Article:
JOURNAL ARTICLE

Heart rate response to graded exercise correlates with aerobic and ventilatory capacity in patients with heart failure

Alessandro Vallebona, Guido Gigli, Sandro Orlandi, Giorgio Reggiardo
Clinical Cardiology 2005, 28 (1): 25-9
15704528

BACKGROUND: Autonomic dysfunction and reduced exercise tolerance are typical features of patients with congestive heart failure (CHF). Baro-chemoreflex balance and organ response may have a common role in conditioning exercise tolerance, ventilation, and chronotropic competence in patients with CHF.

HYPOTHESIS: We tested the hypothesis that there is a relationship between functional capacity and chronotropic competence to exercise in CHF.

METHODS: In all, 48 stable outpatients with CHF (age 65 +/- 10 years, 41 men, NYHA class 2.1 +/- 0, ejection fraction 31 +/- 7%, peak VO2 16 +/- 4 ml/kg/min) performed cardiopulmonary exercise testing (CPX). Heart rate (HR) response to exercise was assessed by the chronotropic index (CRI). The CRI was calculated by the following formula: CRI = peak HR - rest HR/220 - age - rest HR x 100 (normal value > 80%). The relationship of CRI to peak oxygen consumption (VO2) and ventilation/carbon dioxide production (VE/VCO2) ratio was examined. A group of 33 healthy controls underwent CPX as well.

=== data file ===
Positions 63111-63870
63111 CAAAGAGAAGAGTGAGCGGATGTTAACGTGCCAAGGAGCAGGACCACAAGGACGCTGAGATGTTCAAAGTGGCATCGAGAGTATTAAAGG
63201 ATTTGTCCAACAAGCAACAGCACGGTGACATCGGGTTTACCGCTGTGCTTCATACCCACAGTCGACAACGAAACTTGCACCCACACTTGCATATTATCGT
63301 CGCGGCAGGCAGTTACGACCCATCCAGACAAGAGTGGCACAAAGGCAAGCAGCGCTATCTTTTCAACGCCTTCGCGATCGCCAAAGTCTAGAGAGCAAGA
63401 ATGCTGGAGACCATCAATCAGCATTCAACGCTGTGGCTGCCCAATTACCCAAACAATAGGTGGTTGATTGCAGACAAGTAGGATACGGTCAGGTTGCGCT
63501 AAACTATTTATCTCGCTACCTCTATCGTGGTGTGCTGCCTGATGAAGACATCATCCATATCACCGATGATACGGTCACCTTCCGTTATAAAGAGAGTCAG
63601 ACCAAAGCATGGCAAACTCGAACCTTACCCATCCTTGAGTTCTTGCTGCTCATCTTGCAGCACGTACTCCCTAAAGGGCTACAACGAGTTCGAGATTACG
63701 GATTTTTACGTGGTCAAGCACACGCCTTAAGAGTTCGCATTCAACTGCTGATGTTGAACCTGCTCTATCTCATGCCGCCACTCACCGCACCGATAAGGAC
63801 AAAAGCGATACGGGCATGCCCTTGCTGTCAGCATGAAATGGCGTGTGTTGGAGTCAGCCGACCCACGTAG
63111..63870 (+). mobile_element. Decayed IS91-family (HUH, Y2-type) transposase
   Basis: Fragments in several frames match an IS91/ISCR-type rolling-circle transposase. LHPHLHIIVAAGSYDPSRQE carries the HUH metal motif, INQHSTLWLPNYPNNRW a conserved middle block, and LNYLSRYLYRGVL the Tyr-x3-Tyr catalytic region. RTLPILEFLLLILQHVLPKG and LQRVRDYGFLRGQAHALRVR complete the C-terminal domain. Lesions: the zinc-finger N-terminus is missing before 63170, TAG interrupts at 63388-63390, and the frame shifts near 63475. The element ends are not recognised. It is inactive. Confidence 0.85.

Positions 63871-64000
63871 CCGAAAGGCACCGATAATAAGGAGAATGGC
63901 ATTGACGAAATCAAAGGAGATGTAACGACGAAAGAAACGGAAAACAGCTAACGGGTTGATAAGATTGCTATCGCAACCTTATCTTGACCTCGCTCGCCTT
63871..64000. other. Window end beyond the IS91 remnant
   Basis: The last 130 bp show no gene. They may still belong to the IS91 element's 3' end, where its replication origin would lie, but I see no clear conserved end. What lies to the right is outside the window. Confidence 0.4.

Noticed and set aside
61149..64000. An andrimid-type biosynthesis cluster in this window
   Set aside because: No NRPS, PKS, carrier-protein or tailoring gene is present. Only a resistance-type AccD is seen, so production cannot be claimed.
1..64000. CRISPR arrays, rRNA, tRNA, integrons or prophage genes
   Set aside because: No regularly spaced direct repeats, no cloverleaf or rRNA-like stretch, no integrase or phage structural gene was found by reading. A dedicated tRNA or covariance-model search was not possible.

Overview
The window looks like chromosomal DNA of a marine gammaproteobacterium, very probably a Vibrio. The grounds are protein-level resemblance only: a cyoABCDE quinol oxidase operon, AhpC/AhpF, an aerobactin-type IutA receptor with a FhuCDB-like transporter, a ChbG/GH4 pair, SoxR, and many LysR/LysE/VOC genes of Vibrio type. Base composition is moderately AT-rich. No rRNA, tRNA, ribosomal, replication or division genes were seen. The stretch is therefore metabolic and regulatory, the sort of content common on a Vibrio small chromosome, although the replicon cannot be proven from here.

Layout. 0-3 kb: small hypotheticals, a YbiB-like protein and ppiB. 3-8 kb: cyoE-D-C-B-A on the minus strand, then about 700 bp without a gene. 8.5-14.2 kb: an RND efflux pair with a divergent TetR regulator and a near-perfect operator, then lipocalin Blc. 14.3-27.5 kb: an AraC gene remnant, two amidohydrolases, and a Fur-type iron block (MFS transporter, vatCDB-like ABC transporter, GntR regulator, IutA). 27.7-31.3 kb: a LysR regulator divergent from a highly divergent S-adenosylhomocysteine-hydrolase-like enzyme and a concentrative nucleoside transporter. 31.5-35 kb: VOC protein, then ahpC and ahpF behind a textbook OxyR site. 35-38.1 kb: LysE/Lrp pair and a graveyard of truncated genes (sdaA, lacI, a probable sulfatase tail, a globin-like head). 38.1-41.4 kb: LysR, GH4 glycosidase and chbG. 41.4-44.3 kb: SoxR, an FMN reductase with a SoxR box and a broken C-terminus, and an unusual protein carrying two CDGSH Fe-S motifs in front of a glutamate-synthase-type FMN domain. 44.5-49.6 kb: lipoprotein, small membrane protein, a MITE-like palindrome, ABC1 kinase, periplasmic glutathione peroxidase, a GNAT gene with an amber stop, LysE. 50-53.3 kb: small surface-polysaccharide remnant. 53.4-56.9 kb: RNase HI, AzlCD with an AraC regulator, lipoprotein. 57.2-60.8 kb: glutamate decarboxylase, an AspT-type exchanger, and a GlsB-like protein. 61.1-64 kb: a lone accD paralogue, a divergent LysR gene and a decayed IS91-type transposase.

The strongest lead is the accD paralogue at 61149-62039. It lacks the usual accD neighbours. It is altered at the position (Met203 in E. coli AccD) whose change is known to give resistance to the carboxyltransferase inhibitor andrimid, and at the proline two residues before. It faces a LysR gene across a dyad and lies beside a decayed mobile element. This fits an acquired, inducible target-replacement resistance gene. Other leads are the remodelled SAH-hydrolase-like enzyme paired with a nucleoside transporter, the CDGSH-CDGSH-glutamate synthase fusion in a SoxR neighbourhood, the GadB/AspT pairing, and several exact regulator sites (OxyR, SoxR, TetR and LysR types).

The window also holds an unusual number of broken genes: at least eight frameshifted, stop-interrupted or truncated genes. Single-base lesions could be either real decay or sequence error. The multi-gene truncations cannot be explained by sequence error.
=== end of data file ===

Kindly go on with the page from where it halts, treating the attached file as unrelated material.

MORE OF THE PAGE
RESULTS: The CRI correlated directly with peak VO2 (r = 0.638, p < 0.001) and inversely with VE/VCO2 (r = -0.492, p < 0.001) in patients with CHF. A CRI < 78% identified patients with CHF and a peak VO2 < 20 ml/kg/min, area under the receiver operating curve (AUROC): 0.76, 95% confidence interval (CI) 0.60-0.92. A CRI < 74% predicted exercise hyperventilation in CHF (AUROC: 0.71 for VE/VCO2 > 30, 95% CI 0.53-0.88). The CRI was not significantly related either to peak VO2 or to VE/VCO2 in the control group.

CONCLUSIONS: In patients with mild to moderate CHF, CRI correlates with functional capacity. This relationship adds new data on pathophysiologic grounds and supports the routine incorporation of CRI into CPX interpretation.

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